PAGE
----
Tuesday, August 22, 2006

More on the Aland Islands paradigm

I've gotten some queries about the Aland Islands precedents that I cited in the previous post on Kosovo.

Some interesting and relevant points:

--the Aland Island settlement was imposed and did not initially accord with the "will of the people";
--the settlement kept Finland's territorial integrity intact but gave the islanders effective self-determination, including the creation of a mono-lingual Swedish entity--but the Alanders are also represented in the Finnish parliament;
--while Swedish, the Alanders make no claim to represent, speak for or incorporate ethnic Swedes living elsewhere in Finland;
--the islands are demilitarized and "neutral" with no forces beyond the island's police force;
--regulations prohibit outsiders from Finland (and since Finland's accession to the EU, other EU nationals) from automatically being able to buy property or reside there; to become a permanent Alander you must be a Finnish national fluent in Swedish who has had 5 years temporary residence--this has prevented a demographic influx that could dilute the islanders.

Is there relevance also for the frozen conflicts of the greater Black Sea region in this model? On paper, it would appear so.

Mr. Gvosdev: (May I call you Nikolas?)

I won't go into what I've heard of the very different history of the Balkan region, which makes many things, not least the imposition of an accord not in accord with the "will of the people" difficult. (And we are no longer in an era when sovereign nations sold, swapped, or wrested land amongst each other with little regard for the desires of the inhabitants.) Instead, I'll address one specific point you raised, i.e. the right to buy property or reside there.

The religious (and therefore) historical significance of the territory in question would be a problem for a deal that says no to Serbs - Serbia citizens or otherwise - who are/were not Kosovo residents at the time of partition, or during a reasonable period bofore it. At a minimum, it would be hard to deny residence to non-Kosovo clerics. (You also have to figure out what happens to intra-religious, cross-border marriages and their offspring, but that is a derivative issue.) Actually, I assume the Serbs in the rest of Serbia will demand the right to reside and buy property there. That will be even more difficult for the ethnic Albanians to swallow. And applying an Aland solution to the other parts of the Balkan magnifies the problem exponentially.

The rest of conditions don't seem unreasonable, once you can get the parties to swallow the idea in the first place. But will the rest of Europe come up with a deal sweet enough to make both sides agree?

Is an exchange of territory an option? I know that's a much larger piece of land than the Alands....

Sorry, Nikolas. You said "Black Sea". I'm even less familiar with that region.
"on paper" eveything is possible. However, as Katherine the Great observed: "philosophes write on pages of paper, I have to write on the ticklish skin of humans."

Political settlement based on Scandinavia are always proposed and have always failed.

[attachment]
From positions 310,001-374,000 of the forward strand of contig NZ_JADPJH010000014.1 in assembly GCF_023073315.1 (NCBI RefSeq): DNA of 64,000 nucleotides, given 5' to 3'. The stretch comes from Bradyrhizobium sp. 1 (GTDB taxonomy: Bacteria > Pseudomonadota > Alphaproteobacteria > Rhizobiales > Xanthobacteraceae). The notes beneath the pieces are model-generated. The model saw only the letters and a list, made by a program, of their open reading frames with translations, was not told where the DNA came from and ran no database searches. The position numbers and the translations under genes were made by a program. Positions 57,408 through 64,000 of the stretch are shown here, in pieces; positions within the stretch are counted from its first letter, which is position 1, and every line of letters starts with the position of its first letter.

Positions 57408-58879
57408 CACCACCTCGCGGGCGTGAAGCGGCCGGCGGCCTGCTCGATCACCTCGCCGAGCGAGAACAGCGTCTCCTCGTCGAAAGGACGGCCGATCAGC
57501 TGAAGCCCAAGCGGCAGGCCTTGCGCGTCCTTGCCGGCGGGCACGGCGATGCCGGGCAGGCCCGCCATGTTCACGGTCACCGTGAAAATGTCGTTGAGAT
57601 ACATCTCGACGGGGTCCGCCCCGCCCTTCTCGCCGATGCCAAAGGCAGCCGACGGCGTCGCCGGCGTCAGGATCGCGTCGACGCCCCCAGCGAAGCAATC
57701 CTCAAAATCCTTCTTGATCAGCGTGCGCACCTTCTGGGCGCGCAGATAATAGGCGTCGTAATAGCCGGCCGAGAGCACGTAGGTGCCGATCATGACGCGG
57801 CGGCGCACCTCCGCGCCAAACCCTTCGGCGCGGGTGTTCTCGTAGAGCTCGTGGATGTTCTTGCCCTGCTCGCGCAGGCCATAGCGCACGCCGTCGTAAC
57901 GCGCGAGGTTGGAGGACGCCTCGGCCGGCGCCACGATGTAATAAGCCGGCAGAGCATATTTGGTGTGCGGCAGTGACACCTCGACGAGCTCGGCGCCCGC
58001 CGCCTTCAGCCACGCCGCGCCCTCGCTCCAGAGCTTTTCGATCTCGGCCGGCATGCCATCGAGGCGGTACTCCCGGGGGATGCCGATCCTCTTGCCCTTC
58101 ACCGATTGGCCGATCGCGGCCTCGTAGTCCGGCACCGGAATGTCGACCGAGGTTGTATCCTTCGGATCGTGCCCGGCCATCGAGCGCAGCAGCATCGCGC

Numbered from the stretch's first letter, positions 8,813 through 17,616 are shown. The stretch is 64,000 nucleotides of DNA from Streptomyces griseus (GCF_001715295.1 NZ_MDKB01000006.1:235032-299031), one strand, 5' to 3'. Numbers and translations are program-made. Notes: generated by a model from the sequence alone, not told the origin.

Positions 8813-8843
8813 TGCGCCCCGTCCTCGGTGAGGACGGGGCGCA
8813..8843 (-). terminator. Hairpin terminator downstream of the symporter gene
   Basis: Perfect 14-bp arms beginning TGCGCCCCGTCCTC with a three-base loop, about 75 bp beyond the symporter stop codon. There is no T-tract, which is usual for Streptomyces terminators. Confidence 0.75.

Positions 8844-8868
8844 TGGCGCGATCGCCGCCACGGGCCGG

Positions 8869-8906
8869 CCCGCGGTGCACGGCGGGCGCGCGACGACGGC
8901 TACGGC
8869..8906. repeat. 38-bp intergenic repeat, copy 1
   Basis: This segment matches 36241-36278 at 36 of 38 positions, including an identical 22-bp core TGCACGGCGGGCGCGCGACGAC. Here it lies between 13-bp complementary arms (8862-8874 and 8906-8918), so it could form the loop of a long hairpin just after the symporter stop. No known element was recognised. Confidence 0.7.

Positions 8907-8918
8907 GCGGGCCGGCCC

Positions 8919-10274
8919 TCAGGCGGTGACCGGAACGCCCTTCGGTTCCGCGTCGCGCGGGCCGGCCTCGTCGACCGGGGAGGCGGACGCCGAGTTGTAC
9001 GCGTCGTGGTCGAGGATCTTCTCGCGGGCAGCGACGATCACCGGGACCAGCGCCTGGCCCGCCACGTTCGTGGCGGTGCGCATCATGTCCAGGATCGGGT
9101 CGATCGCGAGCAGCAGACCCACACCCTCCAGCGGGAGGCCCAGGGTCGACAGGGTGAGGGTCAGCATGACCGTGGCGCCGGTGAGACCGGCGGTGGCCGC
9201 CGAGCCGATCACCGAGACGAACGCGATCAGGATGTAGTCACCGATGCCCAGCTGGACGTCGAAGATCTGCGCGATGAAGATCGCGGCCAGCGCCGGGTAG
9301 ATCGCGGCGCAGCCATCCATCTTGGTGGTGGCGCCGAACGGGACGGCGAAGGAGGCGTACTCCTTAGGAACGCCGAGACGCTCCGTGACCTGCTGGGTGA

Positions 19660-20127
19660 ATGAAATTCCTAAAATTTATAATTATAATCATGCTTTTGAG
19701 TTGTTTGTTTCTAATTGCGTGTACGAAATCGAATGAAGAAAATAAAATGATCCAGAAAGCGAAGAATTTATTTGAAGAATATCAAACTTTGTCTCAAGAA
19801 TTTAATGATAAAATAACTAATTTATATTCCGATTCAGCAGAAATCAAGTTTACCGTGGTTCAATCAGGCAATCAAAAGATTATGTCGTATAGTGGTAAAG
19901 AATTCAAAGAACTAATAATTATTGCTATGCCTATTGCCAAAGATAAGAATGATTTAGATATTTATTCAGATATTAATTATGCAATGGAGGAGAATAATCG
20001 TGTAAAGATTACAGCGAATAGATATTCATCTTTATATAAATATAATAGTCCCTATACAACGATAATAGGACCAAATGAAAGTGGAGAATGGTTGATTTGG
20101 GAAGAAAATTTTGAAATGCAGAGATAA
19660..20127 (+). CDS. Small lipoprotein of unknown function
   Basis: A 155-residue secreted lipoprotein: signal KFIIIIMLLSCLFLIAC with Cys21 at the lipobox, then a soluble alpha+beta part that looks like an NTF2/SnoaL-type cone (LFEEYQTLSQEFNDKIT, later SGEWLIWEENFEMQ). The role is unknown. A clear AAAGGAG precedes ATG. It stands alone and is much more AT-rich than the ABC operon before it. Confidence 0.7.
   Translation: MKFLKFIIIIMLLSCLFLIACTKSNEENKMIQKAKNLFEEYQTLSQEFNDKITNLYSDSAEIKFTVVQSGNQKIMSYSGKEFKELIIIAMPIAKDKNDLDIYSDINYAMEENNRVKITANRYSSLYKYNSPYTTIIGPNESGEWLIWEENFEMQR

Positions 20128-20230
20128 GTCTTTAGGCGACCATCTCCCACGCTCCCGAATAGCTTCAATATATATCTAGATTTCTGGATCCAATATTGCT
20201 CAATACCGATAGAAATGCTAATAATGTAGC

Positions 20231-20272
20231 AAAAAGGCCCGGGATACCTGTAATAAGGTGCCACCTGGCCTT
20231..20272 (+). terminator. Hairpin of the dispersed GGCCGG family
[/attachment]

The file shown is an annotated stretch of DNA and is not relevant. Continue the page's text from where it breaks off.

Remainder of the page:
Had US & EU not intervened, we would not have to discuss this topic here and now.

You have to give War (Civil War) a chance. You cannot go and essentially try to convert people to a new Religion cooked-up in the minds of US & EU politicians.

Do you seriously think that the current situation in the former Yugoslavia is stable and that it won't change (in the sense of borders) in 30 years?
I agree Scandinavia is "different" than the rest of the world and even from other parts of Europe but let's not fall into the trap of saying that Finns and Swedes are so different from everyone else (or what's usually implied, that south Slavs and Albanians and Turks and Armenians and all that riffraff are so primitive and backwards that Scandinavian solutions can't work. The Aland Islands solution that Nick is talking about worked in part because major powers in Europe including Britain and Germany were prepared to make it work to enforce it and not to allow disruptions of the peace of the Baltic Sea.
Jun, please feel free, call me Nikolas (or Nick), let's not stand on formalities here.

Thanks for all the comments so far. As you all keep reminding me, and as an historian I am well aware, there are limits to the usefulness of analogies. I know that a settlement for a Scandinavian region may not always apply elsewhere. But what I find about the Aland Islands model is something akin to a "Third Way" approach that might help break the logjams elsewhere.

Anonymous 6:54, your point is well taken. I would only point out, however, that we have a tendency to review the relative stability of Scandinavia and the Eastern Batlic region retroactively. In 1917-1922 borders were undefined, the Russian Empire had collapsed, you had military forces on the loose, no logic as to why one region of the former empire should become an independent state while others should not; so my point would be that, as some here in DC have told me privately, that an area needs to be "as stable as Scandinavia" as a PRECONDITION for even considering these kinds of solutions is off-base.
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